If you often find yourself forgetting that you made plans with a friend or why you needed to go to the shops, then don't be too hard on yourself - you might be smarter than you think.
New research by the University of Toronto found that being forgetful could actually be a sign of greater intelligence.
The findings suggest that your memory optimises decision making by only remembering valuable information and forgetting the unimportant details - essentially making room for what matters.
For example, if the brain forgets smaller details about a past event but can still remember the larger picture, this allows us to generalise previous experiences better, as opposed to remembering every intricate detail of the event, reports The Independent.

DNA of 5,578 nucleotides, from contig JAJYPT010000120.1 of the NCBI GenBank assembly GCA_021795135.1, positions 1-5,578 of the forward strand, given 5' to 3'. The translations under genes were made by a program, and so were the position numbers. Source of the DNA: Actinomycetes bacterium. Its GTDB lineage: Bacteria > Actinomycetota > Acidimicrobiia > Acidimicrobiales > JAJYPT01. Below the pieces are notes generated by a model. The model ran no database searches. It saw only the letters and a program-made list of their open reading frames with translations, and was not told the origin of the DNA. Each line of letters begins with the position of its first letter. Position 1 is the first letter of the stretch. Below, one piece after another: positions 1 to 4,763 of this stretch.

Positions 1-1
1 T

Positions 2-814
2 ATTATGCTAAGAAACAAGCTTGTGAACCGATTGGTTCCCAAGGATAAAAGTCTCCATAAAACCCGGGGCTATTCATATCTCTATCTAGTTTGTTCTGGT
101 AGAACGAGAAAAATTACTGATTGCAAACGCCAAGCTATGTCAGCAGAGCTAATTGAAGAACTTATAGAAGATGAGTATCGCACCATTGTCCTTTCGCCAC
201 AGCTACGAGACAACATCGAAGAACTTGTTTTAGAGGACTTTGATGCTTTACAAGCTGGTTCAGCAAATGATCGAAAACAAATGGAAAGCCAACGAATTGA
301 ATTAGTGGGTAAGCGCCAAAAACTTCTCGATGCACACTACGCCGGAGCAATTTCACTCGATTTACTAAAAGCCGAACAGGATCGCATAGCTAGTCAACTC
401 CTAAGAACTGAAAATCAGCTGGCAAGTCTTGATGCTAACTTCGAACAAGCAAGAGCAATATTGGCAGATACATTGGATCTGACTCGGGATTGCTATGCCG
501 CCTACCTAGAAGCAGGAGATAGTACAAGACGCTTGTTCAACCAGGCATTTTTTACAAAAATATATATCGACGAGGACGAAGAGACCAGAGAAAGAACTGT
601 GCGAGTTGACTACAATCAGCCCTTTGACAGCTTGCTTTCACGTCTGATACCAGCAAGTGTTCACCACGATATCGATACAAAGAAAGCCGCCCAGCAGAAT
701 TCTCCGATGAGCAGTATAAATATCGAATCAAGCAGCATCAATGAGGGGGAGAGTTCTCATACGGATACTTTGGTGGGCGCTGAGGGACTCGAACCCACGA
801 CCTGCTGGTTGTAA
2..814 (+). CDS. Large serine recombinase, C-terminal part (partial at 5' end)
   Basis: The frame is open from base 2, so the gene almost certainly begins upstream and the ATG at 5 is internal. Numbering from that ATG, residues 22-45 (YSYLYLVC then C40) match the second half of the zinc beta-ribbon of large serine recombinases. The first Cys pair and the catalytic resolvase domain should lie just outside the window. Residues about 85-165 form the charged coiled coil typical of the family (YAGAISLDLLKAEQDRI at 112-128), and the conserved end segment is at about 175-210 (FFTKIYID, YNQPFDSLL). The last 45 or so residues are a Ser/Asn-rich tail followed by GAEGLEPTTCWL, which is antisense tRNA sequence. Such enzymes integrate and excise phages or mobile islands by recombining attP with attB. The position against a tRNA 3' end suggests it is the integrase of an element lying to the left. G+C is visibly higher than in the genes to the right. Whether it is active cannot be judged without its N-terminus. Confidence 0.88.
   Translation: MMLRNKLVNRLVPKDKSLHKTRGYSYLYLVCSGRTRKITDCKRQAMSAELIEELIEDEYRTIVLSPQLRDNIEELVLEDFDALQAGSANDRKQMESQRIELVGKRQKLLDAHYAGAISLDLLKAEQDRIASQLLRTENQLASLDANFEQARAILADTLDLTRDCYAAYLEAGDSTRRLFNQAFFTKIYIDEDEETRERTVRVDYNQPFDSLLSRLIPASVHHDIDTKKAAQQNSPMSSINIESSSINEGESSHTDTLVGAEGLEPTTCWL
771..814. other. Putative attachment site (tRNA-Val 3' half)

Professor Blake Richards, one of the publishers of the study, explained: “It’s important that the brain forgets irrelevant details and instead focuses on the stuff that’s going to help make decisions in the real world.” "Forgetting details every now and again is a sign of a healthy memory."
Which information gets lost depends on the situation and environment. For example, someone who works in a big department store wouldn't remember all the different customers they see every day, whereas someone who worked in a smaller boutique might remember the regulars.
Essentially, forgetting details every now and again is a sign of a healthy memory that works how it’s supposed to.
According to Richards, the best technique for storing memories is to not memorise absolutely everything. If you’re trying to make a decision, it will be impossible to do so if your brain is constantly being bombarded with useless information.
The study highlights that if people forget important things at an alarming frequency, then this is a cause for concern.
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